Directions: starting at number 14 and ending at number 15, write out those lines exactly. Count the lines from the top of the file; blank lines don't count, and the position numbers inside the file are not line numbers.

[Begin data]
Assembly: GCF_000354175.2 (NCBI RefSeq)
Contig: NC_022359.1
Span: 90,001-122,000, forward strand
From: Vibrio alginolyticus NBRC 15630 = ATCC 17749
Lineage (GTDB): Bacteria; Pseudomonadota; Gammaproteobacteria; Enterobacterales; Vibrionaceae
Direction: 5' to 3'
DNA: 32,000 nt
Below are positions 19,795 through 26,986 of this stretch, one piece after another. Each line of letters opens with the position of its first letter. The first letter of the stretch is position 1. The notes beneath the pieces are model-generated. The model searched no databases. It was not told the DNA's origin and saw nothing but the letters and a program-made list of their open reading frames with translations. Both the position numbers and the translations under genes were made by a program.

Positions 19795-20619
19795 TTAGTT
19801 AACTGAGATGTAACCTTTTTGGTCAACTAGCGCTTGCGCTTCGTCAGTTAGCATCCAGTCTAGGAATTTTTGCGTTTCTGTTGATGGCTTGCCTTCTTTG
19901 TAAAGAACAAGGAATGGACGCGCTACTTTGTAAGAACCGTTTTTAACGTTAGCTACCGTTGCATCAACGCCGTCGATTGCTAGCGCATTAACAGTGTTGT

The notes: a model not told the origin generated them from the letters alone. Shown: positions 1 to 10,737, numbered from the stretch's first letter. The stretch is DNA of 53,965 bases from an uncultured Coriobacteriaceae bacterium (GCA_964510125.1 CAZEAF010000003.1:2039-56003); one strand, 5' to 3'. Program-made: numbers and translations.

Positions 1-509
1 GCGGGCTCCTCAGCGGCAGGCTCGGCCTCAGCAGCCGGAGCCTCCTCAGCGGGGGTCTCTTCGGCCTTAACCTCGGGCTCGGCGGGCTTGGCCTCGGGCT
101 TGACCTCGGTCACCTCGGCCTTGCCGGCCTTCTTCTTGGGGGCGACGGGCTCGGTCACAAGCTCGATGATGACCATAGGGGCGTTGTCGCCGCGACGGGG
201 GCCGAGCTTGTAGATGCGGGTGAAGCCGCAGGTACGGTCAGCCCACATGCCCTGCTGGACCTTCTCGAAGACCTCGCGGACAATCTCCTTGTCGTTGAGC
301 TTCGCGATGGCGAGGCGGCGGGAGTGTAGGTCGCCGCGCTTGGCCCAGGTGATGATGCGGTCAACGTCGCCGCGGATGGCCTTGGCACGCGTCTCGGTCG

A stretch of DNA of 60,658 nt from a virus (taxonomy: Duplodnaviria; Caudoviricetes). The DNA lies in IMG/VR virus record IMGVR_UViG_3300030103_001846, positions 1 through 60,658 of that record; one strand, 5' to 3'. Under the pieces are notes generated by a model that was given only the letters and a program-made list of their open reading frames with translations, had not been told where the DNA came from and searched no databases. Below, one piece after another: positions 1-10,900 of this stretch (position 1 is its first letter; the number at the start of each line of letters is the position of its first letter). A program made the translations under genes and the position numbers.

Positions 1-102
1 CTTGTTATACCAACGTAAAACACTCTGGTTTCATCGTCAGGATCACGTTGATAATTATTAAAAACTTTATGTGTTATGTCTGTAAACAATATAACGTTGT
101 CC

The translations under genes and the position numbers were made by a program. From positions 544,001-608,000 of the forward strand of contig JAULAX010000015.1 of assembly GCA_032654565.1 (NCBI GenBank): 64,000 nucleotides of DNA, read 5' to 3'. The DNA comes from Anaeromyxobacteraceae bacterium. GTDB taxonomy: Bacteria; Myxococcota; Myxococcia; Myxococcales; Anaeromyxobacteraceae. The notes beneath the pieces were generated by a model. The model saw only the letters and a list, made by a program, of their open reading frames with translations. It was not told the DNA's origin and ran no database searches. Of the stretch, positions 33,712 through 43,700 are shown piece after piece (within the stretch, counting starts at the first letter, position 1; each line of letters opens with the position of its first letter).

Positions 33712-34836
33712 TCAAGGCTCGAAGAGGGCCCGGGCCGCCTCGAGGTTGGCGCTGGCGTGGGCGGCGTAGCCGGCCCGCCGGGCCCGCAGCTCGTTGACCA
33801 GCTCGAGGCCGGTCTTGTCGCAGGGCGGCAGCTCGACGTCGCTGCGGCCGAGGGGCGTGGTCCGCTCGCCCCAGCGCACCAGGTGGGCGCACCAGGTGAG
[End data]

Positions 1-509
1 GCGGGCTCCTCAGCGGCAGGCTCGGCCTCAGCAGCCGGAGCCTCCTCAGCGGGGGTCTCTTCGGCCTTAACCTCGGGCTCGGCGGGCTTGGCCTCGGGCT